In this second installment, we will be looking at EPCOT. EPCOT stands for Experimental Prototype Community of Tommorrow, and it was the second park to open at Disney World in 1982. Walt Disney meant for the park to be a community where people would live, work, and play, a utopia of sorts. The plan, however, was scrapped after he died, and instead the park was made into a place that celebrates the innovations of today and the future and the countries of the world, a place that I think Disney would be proud of. While EPCOT may focus on the real world instead of fantasy, it is no less magical.
1. The roofs in Norway
The Disney Imagineers took great care to make sure all the countries in the World Showcase looked authentic. In Norway, the roofs are made of turf just like the houses in the actual country. Turf grass roofs are traditionally used on houses in Norway because they are sturdy and provide good insulation, but while Norwegians let their roofs grow wild, Disney's are hand trimmed by the gardeners.
2. The walkways in China
The walkways in China are more narrow than in the other countries in the World Showcase. They are meant to cram people together to simulate the crowded streets and roads in China.
3. The Morocco Pavilion
The Morocco Pavilion is the only one that is sponsored by the country that it represents. The King of Morocco sent his own craftsmen to construct the pavilion and do all the tile work. Each one of the mosaics is flawed in order to conform to their religious beliefs, and there is no lighting on the religious themed buildings during the nighttime shows also to conform to religious customs. The craftsmen return every year to perform maintenance on the pavilion.
Bonus Fact: The back of the Hollywood Tower of Terror in Hollywood Studios can be seen from the pavilion and it was decorated to fit the other buildings in Morocco.
4. The Strait of Gibraltar
In between Morocco and France the pavement is a different color to represent the Strait of Gibraltar which flows between the two countries. The pavement is even shaped like the body of water.
Bonus Fact: When going from France to the United Kingdom, the shape of the waterway under the bridge is meant to represent the English Channel which actually separates the two countries.
5. Miles and miles of bratwurst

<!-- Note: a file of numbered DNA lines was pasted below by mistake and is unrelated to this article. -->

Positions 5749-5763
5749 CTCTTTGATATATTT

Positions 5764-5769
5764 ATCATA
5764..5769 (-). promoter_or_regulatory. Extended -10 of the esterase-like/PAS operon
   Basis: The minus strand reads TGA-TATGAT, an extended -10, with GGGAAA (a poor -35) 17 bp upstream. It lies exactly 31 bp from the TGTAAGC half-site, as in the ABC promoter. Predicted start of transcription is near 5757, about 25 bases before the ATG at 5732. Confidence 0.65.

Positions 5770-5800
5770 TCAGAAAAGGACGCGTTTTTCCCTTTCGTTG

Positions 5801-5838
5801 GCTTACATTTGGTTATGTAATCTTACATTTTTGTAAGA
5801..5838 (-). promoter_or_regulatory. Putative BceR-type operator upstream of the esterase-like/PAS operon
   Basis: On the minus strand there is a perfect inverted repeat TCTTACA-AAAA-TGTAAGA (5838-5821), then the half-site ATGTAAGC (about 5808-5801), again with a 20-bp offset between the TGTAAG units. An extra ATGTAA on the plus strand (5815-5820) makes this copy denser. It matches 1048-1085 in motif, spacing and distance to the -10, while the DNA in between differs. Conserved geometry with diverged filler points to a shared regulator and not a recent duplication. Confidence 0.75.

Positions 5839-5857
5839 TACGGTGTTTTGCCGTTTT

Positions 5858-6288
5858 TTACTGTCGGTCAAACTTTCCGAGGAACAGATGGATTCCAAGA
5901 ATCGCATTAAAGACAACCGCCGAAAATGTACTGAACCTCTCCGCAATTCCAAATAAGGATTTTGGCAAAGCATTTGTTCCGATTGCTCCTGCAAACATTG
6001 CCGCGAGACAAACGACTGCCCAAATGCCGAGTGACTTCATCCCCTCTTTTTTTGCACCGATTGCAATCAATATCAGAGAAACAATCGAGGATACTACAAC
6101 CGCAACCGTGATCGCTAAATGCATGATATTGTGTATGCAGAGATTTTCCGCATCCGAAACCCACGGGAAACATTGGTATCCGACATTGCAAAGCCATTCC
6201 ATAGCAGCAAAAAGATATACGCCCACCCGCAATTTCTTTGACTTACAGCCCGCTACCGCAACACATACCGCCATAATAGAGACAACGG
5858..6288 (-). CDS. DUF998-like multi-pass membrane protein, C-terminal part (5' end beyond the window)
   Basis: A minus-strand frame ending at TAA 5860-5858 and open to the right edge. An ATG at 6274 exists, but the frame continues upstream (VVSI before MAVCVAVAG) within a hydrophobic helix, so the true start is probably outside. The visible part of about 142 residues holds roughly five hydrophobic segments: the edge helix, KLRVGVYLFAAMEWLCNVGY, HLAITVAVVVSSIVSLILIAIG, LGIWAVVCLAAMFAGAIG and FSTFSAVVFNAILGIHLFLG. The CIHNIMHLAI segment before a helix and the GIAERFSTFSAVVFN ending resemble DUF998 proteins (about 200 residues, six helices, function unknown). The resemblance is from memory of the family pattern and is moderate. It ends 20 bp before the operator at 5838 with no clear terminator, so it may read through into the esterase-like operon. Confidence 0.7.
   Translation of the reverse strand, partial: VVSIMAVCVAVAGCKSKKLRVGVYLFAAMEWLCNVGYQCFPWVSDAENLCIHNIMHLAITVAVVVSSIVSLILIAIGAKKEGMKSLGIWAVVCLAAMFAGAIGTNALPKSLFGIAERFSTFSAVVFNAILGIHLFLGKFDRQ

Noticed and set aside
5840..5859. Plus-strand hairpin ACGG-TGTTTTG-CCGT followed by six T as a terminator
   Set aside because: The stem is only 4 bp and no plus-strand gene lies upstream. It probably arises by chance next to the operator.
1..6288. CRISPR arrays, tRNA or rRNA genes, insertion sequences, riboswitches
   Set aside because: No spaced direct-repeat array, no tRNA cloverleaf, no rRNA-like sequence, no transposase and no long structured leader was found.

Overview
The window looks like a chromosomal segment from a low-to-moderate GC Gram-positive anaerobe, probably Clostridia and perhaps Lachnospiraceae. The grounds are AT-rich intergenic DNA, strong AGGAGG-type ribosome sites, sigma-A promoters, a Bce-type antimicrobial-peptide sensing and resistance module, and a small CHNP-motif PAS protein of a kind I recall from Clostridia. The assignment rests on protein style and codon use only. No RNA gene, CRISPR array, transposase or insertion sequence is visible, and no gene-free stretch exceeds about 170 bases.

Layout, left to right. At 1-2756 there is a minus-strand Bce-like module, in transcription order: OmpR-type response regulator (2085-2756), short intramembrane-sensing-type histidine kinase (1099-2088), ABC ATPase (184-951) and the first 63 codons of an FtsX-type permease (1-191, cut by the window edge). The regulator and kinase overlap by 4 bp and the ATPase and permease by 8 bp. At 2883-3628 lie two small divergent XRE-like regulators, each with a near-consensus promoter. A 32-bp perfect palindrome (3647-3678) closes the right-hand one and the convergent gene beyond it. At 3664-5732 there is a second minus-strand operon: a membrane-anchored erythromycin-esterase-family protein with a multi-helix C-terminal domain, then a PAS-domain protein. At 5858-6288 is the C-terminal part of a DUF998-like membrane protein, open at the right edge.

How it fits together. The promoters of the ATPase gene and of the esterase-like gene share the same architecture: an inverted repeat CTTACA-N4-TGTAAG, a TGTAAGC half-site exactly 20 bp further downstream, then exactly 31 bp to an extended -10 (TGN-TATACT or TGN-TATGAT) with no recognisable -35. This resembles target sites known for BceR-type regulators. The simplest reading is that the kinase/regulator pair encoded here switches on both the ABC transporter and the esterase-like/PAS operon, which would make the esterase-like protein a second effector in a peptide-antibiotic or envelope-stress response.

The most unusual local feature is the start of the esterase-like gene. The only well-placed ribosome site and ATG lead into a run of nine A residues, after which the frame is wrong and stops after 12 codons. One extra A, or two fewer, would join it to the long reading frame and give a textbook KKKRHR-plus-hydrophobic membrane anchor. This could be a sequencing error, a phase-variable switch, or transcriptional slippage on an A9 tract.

One of the specialty dishes at the Biergarten restaurant in the Germany pavilion is bratwurst. They sell so much of it that every 60 days they serve enough bratwurst to stretch 26.2 miles, the length of a marathon.
6. The tank at the Seas with Nemo and Friends
Before it became Nemo and Friends, the attraction was know as the Living Seas, and was an aquarium. The aquarium is so large the entire Spaceship Earth (the giant ball) can fit inside it. While the aquarium still houses fish, the Imagineers added projections of the characters from Finding Nemo so that they look as if they are swimming around with the fish as the visitors ride by in clam shells.
7. Spaceship Earth
Speaking of Spaceship Earth, a person can stand under it while it is raining and not get wet. The huge sphere has an intricate drainage system built into it, and the rain runs into EPCOT's lagoon.
Bonus Fact: The sphere weighs 16 million pounds, is 165 feet in diameter and encompasses 22 million cubit feet of space. The outside is made of 11,324 plastic-alloy and aluminum triangles
8. Living With the Land
The Living With the Land attraction, which showcases innovations in gardening, is home to the Guinness World Record for the most tomatoes grown from a single tomato plant in one year. The plant grew 1,151.84 pounds of tomatoes. That's about 32,000 tomatoes.
Bonus Fact: They also grow tomatoes shaped like Mickey Mouse's head.
9. Test Track
Test Track is longer and faster than any other ride at all of the Disney theme parks. It's 4,286 feet long, and it reaches speeds up to 65 mph.
10. Mission: Space
For Mission: Space, one of the most popular rides at EPCOT, it took 650 Imagineers 350,000 hours, which is the equivalent of 40 years, to develop the ride over a five year period. They also consulted NASA astronauts and engineers on the centrifugal motion simulator so that guests would truly be able to experience what a flight to space would feel like.
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